Dr. David: I think I’ve been exposed to HIV. Can PrEP help?
Got questions about PrEP? #AskTheHIVDoc has all the answers.
If you’re getting into a situation where the exposure has already taken place, PrEP is not going to help. And the simple way to remember this is when you think about Pre, PrEP, it’s from Pre-exposure prophylaxis. So you’re supposed to be taking the medication before the exposure takes place. And remember, PrEP has to be taken for at least a week before it can actually get to levels in the bloodstream where it’s going to prevent an infection. But actually in the case of if you think you’ve been exposed to HIV, at that point, as soon as possible, get to some medical help, even emergency room if you need to, because we have what’s called Post Exposure Prophylaxis, which is after the exposure has taken place. And that’s when you take 3 medications for a month to prevent HIV exposure.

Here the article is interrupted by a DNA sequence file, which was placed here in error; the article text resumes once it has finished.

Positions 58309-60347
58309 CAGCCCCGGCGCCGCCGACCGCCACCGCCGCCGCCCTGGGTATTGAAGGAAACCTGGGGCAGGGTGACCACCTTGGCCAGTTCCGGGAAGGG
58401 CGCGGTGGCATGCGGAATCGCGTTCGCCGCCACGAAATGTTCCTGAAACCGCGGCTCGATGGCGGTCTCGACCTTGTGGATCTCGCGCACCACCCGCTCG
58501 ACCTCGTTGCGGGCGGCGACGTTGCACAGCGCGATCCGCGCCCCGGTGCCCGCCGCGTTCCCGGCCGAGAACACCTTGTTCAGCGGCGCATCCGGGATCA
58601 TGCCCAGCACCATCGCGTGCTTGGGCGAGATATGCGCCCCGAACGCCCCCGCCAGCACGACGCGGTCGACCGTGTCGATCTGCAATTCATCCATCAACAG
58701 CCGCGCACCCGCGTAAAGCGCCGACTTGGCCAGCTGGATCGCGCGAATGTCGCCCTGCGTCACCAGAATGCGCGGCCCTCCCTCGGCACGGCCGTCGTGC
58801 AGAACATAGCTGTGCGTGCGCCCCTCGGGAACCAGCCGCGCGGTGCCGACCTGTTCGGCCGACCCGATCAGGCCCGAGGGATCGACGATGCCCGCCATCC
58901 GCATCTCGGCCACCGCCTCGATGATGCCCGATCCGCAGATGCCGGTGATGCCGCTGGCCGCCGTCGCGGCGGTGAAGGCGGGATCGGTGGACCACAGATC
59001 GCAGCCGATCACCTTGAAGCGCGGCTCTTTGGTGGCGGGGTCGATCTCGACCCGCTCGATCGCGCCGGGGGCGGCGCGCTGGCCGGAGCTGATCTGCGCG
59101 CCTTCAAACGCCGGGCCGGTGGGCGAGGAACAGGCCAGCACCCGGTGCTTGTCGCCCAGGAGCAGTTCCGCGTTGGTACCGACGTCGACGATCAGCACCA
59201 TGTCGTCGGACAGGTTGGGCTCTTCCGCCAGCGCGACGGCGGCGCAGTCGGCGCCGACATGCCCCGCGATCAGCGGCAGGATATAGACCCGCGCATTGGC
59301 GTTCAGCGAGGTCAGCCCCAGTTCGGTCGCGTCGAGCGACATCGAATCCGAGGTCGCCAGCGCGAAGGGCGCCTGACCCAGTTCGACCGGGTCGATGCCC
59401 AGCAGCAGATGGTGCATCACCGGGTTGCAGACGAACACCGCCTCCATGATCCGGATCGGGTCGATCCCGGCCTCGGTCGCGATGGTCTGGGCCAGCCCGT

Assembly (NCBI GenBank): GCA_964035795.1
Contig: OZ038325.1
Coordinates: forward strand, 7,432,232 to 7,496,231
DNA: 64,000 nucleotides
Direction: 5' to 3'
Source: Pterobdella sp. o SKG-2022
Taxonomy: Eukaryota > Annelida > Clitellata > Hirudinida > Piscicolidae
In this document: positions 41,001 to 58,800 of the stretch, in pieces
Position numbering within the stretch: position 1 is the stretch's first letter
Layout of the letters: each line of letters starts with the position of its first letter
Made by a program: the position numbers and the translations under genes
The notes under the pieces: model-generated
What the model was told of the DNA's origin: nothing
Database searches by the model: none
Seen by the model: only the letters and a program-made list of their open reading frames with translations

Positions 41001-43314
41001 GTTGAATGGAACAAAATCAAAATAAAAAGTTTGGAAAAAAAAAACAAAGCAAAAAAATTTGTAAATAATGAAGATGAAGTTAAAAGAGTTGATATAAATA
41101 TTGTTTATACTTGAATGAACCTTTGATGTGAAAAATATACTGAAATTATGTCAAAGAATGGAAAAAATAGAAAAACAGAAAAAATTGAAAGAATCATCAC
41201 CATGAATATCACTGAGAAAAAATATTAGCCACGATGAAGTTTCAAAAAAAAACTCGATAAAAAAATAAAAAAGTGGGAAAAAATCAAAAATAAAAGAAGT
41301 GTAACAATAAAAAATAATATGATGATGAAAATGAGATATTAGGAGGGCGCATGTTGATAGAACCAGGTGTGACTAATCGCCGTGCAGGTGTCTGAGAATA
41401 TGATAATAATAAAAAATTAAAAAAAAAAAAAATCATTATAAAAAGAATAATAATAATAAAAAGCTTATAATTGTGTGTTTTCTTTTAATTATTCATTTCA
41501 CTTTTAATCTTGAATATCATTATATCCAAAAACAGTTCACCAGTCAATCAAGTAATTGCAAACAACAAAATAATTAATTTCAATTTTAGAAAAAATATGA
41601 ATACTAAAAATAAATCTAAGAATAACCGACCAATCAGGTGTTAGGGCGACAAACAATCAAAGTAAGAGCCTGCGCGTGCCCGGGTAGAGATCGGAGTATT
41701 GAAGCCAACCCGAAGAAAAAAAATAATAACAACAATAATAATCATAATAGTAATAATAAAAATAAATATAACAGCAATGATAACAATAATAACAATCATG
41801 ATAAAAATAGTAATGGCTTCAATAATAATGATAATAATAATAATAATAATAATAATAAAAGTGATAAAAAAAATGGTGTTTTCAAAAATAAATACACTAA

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Post-exposure prophylaxis, or PEP, is an emergency option to reduce the risk of contracting the virus. PEP involves starting a triple-drug combination of HIV drugs within 48 to 72 hours of the possible exposure and staying on the daily regimen for a month.
Any health care provider can prescribe PEP, but not all may be familiar with it. If yours is not, or you don’t have a regular provider, you should be able to get it from an emergency room. If the ER doesn’t understand your request, tell them to follow the same protocol as they would if they had a needle stick.